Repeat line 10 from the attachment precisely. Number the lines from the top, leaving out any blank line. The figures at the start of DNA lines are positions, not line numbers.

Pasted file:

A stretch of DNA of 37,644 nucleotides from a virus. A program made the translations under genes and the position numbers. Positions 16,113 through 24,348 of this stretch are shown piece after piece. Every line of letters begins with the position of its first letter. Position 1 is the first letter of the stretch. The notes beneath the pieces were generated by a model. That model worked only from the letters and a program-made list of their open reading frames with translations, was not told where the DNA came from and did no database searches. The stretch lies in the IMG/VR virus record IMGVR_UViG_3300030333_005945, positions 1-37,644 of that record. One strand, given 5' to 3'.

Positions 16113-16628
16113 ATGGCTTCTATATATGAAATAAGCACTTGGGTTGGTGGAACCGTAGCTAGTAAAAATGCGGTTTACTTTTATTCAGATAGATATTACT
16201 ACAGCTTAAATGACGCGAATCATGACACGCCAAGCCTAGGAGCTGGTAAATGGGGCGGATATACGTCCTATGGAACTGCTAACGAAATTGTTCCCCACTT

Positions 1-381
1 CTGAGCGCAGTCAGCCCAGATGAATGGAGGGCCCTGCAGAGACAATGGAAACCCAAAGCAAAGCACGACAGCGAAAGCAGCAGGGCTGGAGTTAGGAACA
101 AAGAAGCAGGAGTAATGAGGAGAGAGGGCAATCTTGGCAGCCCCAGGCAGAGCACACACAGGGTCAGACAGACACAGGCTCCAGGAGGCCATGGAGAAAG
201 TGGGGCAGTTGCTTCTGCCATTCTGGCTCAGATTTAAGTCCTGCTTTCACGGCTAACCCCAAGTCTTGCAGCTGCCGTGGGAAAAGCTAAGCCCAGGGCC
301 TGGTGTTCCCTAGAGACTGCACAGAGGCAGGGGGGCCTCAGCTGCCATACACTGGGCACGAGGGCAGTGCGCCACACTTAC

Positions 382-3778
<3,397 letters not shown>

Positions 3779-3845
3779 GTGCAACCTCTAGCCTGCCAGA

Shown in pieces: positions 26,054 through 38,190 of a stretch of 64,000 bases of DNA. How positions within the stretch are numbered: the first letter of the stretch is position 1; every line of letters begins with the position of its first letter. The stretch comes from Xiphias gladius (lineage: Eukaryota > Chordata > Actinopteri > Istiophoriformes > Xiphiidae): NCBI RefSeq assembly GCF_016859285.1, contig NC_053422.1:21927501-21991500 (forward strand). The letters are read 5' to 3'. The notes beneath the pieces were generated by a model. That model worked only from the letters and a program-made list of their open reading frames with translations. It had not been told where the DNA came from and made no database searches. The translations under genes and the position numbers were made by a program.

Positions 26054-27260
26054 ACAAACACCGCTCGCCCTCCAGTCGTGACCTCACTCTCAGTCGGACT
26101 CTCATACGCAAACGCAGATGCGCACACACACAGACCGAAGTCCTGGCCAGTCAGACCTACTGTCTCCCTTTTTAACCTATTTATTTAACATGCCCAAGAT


Positions 382-3778